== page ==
Searching for Apex (Bird) Predators

Which bird would be your favourite Apex Predator if you had to choose ?

There is no doubt that it would be difficult for me to choose just one, but any type of Eagle I guess would top the list.

With that in mind, I decided to ditch my wellington boots (wellies) and to switch lens’ from my Canon EF 16-35mm f/4 L IS USM (focussed on waterfall photography during winter) to my big Canon EF 400mm DO IS II. 

Back to my photography roots!

Don’t get me wrong, I really enjoy landscape photography but for some reason the thought of pointing my big 400mm lens at a subject and clicking a few frames is really the ultimate for me! Bird photography also has sentimental value to me as that was how I started my journey into digital photography.

Next problem – what location to visit ?

I heard in various social media platforms that Black Eagles were spotted up the West Coast recently so it was a fairly easy choice – time to charge the batteries and pack the bag!

Day Trip – Velddrif

As we wanted to get there at sunrise we were woken by the alarm at a rediculously early hour as it was a +- 2 hour drive to Velddrif (along West Coast of Western Cape) – chasing light and leaving when everyone else is still asleep is a common trend across all genres of photography!  

Ensuring that we had packed the camera gear essential for bird photography (see list below) we headed out into the darkness:

  • Canon EF 400mm DO IS II lens
  • Canon 7D mk2
  • Canon Extender Ef 1.4X Mk III (for extra reach as often far from small subject)
  • Bean Bag (for stability)

There is just something special about being out and about in nature before sunrise, the fresh smells, dew lined spider webs and equally important the lack of crowds!

As I mentioned earlier, I wanted to start photographing during the golden hour (2 hours after sunrise and 2 hours before sunset) to get the low light angle to prevent any shadows on the eye of the bird due to the deep eye sockets of the birds (higher sun angle from above is to be avoided if possible).

We arrived in good time and searched the various farms and pans (salt pans) for our main subject, sadly we blanked (a term which means that we were unsuccesful) but were hopeful to find other species to photograph as the light was special.

Luckily there are other locations up the West Coast and when turning onto yet another gravel road we spotted our first bird of prey of the trip, a Jackal Buzzard.

We slowly positioned our car to have the morning light behind us, but before I could even pick my camera up this super alert Buzzard took flight!

We headed further along this gravel road and slowed as I spotted the next bird perched on a fence. I needed to get on the other side of the bird to get the light behind me, so I carefully approached the bird. It was super aware of me driving past and as I pulled alongside it I could not believe my eyes, it was a Lanner Falcon.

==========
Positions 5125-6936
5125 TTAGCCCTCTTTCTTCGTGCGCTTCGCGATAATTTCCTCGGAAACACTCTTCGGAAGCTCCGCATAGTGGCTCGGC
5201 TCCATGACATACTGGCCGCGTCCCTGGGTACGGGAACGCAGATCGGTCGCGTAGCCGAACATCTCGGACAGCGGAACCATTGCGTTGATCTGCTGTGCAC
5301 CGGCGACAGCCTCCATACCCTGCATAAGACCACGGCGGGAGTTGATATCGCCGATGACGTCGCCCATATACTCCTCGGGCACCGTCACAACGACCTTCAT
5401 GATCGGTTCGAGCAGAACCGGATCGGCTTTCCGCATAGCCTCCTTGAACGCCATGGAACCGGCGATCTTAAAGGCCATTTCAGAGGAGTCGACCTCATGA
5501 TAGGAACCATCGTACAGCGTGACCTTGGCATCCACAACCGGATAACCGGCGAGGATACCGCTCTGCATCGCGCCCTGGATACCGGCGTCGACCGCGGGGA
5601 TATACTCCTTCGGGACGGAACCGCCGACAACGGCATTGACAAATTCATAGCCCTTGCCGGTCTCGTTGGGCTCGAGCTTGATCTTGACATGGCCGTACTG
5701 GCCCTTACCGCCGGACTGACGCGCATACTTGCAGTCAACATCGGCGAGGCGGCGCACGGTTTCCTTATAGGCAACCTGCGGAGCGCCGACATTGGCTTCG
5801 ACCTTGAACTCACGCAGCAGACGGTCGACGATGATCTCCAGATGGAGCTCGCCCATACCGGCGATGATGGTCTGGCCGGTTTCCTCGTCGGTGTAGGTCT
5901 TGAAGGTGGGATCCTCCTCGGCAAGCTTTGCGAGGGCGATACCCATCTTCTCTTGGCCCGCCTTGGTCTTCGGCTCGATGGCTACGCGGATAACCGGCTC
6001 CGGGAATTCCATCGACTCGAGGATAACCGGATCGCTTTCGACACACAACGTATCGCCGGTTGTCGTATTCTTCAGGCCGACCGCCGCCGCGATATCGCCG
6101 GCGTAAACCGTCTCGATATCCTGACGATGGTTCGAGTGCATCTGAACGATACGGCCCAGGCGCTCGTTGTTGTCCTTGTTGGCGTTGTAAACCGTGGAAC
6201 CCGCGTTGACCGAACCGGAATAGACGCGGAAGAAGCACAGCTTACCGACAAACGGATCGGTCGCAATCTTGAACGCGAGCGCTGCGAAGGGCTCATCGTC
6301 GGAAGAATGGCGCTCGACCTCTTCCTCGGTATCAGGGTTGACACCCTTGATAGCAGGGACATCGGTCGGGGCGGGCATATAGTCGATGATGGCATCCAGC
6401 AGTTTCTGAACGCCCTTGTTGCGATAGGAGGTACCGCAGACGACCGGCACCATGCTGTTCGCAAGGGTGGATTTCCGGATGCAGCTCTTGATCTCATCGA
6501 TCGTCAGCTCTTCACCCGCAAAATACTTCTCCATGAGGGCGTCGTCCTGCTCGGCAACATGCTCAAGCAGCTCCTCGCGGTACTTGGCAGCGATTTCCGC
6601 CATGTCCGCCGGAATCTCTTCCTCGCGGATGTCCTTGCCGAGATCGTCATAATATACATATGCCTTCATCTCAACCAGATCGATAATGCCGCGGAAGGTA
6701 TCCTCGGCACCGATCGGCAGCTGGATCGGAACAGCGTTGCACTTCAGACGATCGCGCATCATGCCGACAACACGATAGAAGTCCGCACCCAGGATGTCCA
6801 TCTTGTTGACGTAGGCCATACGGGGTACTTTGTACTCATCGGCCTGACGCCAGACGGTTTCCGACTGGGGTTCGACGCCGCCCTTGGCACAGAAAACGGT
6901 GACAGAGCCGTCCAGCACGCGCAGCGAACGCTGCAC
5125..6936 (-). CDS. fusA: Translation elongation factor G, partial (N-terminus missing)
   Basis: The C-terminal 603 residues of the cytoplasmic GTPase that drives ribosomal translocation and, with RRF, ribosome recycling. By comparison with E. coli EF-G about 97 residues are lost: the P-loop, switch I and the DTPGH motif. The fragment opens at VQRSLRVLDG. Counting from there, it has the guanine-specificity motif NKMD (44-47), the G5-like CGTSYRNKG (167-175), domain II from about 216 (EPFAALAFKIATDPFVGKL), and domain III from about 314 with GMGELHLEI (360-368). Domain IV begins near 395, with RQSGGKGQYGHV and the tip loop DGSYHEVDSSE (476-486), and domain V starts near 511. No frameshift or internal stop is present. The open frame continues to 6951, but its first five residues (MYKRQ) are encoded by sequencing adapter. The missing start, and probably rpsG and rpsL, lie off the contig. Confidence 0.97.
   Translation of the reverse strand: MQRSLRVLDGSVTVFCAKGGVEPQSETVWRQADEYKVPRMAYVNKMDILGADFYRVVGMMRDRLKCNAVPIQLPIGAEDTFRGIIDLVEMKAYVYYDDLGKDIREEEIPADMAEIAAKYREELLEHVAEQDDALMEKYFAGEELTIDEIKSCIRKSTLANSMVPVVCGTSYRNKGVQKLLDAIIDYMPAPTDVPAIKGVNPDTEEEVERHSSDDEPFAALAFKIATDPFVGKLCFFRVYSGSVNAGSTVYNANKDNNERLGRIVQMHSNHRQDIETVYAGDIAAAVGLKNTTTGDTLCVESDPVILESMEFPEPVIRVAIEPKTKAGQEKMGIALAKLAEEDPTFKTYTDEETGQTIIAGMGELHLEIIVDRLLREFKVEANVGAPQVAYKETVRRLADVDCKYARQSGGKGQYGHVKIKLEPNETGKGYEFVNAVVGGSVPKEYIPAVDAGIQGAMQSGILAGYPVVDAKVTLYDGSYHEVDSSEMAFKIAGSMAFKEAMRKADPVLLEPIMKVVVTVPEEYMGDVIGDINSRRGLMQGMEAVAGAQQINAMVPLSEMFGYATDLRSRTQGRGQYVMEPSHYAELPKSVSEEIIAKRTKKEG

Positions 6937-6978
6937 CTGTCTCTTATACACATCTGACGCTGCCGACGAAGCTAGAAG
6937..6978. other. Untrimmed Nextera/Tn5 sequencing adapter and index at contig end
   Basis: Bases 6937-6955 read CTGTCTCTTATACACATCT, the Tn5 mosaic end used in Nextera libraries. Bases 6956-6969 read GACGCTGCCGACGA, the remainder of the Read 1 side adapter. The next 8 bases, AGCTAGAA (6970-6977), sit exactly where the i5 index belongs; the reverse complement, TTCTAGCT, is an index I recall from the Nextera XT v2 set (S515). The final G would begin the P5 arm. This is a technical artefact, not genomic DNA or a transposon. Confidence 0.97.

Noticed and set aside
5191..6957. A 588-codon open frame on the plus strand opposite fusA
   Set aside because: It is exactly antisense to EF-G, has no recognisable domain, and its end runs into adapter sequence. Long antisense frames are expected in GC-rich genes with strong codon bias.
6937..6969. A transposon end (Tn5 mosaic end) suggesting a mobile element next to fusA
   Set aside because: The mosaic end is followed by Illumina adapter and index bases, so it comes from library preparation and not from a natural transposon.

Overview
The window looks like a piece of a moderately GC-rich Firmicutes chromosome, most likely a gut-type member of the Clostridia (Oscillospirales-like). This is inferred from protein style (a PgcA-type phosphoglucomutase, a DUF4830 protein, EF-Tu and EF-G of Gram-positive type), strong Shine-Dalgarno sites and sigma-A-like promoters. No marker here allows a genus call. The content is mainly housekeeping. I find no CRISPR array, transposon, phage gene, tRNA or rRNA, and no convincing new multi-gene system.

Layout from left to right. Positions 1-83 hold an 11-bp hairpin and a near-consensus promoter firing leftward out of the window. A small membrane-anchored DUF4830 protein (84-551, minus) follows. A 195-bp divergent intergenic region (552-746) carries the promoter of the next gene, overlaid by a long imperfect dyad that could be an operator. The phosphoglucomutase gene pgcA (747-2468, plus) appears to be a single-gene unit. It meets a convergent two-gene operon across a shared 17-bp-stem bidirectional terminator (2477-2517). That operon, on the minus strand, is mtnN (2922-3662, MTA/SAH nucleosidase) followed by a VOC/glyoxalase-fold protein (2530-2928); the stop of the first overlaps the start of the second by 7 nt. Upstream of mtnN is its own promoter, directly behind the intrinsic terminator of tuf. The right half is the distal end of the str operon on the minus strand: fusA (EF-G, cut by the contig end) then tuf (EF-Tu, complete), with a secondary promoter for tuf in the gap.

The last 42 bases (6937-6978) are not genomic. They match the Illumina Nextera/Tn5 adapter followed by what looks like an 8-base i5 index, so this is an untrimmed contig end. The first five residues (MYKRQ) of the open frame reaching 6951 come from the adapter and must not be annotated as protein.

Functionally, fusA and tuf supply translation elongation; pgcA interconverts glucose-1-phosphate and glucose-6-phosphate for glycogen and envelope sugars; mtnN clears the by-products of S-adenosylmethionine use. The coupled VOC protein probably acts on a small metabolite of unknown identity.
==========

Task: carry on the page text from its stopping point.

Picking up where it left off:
I tried to remain calm when positioning the car as I have not seen many of these in the wild – all the while feeling my heart racing in my chest.

We sat dead still for a few minutes before trying to open the windows – I wanted the bird to calm down (very alert to our presence) and accept that we were no threat.

After a few minutes I grabbed my camera and bean bag and held my breath as the electric window slid down – luckily it was now relaxed and I managed to grab the following photo:

 

 

Some interesting facts about LANNER FALCONS:

  • Size = 43-50cm
  • Wing Span = 95-105cm
  • Diet = Birds and bats that are killed in mid-flight (horizontal attack compared to vertical attack of Peregrine Falcon)

Tips for Bird (Avian) Photography

  • Best light is early morning and late afternoon (low angle) to prevent shadows on eye sockets as some birds have deep sockets.
  • Focus on the eye of the bird – the most important feature to get sharp
  • High shutter speed – this is to freeze motion but to also increase bokeh (out of focus background making the bird stand out)
  • Always use a form of support (tripod, bean bag) as lens’ are often heavy due to size and hence could cause you to shake resulting in soft images.
  • Try and place your subject to the side of your frame allowing space for it to move into (see my photo above, room on left for bird to move into)
  • When first arriving at scene, sit VERY still and let the bird relax (I often wait for the bird to continue eating or preening as these are tell tale signs of a relaxed bird)

Despite not finding the Black Eagles, it was still an amazing trip and made better knowing that we will be hitting the road again soon to continue the search.

Till next time…

 

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